American Hellenic Institute

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Turkey: Not A Normal Democracy

FOR IMMEDIATE RELEASE

CONTACT: JONATHAN CLARKE

January 23, 1998 No. 04/98

TURKEY: NOT A NORMAL DEMOCRACY

On January 16, 1998 the Turkish Constitutional Court handed down its decision to ban the Refah (Welfare) party. The decision also banned seven Refah leaders, including former Prime Minister Necmettin Erbakan, from political activities for five years and confiscated the party's property.

The American Hellenic Institute (AHI) regrets this action. AHI was a stern critic of the Erbakan government, citing its openings to Iran, Libya, and Cuba. Nonetheless, AHI deplored the undemocratic manner in which the Refah government was removed from office in June 1997. Zeynep Atikkan, a columnist for the Hurriyet, correctly commented at the time that this amounted to a "a kind of post-modern coup."

The banning of the Refah party provides further evidence that Turkey is not a normal democracy. The Turkish constitution allots a role to the military (Article 118) and provides political powers to the executive (Article 69) that would find no place in the constitution of the United States or other Western democracies. The fact that the Constitutional Court's decision was consistent with its legal authority is symptomatic of the deep-seated cancer at the heart of the Turkish body politic.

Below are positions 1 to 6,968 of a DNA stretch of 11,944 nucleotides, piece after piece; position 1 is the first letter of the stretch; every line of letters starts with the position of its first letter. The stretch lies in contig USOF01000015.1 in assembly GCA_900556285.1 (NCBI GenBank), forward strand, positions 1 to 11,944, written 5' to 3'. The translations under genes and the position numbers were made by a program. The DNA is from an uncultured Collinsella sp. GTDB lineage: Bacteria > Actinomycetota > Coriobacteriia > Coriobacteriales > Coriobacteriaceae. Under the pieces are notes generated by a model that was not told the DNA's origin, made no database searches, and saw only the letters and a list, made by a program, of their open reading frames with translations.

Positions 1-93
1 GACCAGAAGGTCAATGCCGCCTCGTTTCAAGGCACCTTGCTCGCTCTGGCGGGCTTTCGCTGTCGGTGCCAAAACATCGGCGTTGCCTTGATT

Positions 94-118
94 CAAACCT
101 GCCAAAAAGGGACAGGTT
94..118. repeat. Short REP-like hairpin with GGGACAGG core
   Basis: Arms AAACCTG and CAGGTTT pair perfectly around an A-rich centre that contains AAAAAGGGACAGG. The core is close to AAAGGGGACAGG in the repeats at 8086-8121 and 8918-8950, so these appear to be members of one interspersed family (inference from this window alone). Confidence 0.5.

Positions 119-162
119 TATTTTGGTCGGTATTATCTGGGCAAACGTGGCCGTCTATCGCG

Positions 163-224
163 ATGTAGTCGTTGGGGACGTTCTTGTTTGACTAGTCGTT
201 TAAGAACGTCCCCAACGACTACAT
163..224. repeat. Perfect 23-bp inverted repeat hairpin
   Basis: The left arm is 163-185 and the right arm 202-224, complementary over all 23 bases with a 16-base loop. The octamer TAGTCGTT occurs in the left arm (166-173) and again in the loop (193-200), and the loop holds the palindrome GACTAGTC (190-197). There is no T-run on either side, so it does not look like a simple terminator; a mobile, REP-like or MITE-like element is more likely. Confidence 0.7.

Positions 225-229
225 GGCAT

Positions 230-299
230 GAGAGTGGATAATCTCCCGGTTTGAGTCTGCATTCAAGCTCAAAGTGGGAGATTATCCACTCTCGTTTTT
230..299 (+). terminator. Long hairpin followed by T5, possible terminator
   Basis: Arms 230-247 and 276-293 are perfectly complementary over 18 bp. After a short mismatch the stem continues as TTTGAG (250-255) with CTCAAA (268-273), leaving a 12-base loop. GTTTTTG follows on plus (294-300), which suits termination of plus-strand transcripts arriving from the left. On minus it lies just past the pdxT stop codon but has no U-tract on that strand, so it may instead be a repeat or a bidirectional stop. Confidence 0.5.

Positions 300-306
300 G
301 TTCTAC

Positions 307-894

The Turkish action has been widely condemned in the international community, including by the European Union. The EU statement emphasized that the fact that the Constitutional Court argued that it acted in accordance with the Turkish Constitution raised concerns for "the implications for democratic pluralism and freedom of expression." In Washington, the State Department stated that "the closure of Refah or other legitimate parties damages confidence in Turkey's democratic, multiparty system." Press comment has also been negative. On January 21, the Washington Post condemned the action as "strong-arming" and described Turkey's NATO membership as an "embarrassing anomaly."

AHI General Counsel Eugene T. Rossides stated: "AHI believes that America's allies should be held to the same standards of democracy as those enshrined in our own constitution. This action by the Constitutional Court confirms the undemocratic nature of the Turkish constitution and state. The primary issue in Turkey is between military versus civilian control of the government not between secular versus religious control. If Turkey hopes to become a democratic nation and qualify for membership of the European Union, it will have to give serious thought to amending its constitution and placing the military under civilian control, as in other democracies."